How to deal with pushy, misguided reviewers

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In my last post, I described what to do with document reviewers who say too little. But what about those who say too much? Here’s a comment from last week’s post: Josh, what is your advice for responding to the person who is asked to “review for accuracy only” and sends back an article completely … Continued

Could the five-paragraph essay be the reason we’ve forgotten how to think?

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David Labaree published a devastating takedown of the five-paragraph essay, that pernicious container that’s corrupting the teaching of writing everywhere. He’s made me wonder about my own rules and advice for writers. In my mind, writing and thinking are two sides of the same process. Separate the two, and thinking ceases to be important, which … Continued

Why you should read Academia Obscura instead of actually working

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Instead of actually completing his Ph.D., Glen Wright has wasted his time writing a book called Academia Obscura: The hidden silly side of higher education. The result of this effort is to reveal in a funhouse mirror every possible idiotic and ironic aspect of academic life and publishing. I heartily recommend that you waste your money on … Continued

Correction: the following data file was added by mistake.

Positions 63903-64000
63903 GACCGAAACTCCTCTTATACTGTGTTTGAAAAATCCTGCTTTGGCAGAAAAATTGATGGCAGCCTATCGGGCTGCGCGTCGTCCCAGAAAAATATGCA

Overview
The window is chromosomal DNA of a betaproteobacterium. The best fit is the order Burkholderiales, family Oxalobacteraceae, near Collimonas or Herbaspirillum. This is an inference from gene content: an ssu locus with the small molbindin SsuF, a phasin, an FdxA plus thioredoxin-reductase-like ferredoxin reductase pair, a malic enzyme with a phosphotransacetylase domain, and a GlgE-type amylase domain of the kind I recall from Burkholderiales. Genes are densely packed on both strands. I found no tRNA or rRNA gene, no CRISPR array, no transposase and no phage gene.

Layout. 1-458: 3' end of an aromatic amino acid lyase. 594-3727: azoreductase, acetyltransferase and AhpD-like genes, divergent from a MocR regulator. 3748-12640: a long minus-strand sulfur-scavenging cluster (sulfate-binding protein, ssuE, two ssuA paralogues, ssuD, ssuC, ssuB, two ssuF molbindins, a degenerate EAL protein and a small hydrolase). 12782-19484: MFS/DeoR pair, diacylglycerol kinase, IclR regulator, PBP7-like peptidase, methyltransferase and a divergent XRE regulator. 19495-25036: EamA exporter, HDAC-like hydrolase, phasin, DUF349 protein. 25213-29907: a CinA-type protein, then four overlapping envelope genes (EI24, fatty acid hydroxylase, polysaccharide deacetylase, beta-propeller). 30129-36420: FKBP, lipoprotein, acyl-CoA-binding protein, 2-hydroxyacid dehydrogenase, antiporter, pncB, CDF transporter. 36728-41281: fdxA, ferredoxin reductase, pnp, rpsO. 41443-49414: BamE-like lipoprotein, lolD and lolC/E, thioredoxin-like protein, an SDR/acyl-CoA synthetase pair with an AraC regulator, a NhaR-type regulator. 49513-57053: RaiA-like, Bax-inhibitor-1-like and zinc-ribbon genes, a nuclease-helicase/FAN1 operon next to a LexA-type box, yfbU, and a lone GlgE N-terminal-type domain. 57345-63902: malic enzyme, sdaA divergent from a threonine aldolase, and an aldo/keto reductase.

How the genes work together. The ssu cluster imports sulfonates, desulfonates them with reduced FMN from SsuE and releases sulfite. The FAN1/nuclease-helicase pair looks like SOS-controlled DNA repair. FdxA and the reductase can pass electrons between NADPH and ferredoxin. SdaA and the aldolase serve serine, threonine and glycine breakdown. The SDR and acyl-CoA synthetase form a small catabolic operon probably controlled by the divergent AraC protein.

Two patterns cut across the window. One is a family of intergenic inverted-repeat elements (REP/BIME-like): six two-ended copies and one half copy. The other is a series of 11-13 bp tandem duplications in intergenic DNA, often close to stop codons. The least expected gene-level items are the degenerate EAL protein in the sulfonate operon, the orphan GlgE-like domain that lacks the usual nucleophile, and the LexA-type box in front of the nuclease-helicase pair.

John Warner talks sense about how to teach writing

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Finally, I found a writing teacher in higher education whose philosophy about teaching writing matches mine. But we still need to align how we teach writing with how people actually use it at work. John Warner teachers writing at the College of Charleston in South Carolina. In his piece “We Know How To Teach Writing” … Continued

Going beyond a Washington Post academic’s prescription for college writing teachers

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Jeffrey Selingo wrote a piece called “Why can’t college graduates write coherent prose?” for the Washington Post. He’s right to require more practice, but ignores the need to practice writing that’s appropriate for a screen. Lots of college students can’t write I know. I’ve hired or mentored many of them. Writing skills are spotty and … Continued

Paul Romer set out to reform writing at the World Bank. He lost his job.

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Paul Romer ran research for the World Bank. He took aim the bank’s impenetrable writing style, known as “Bankspeak,” asking for shorter, more pointed reports. That cost him his management position. I’ll explain what he was right about, why it didn’t work, and what it really takes to fix a writing culture like this. Romer’s objections … Continued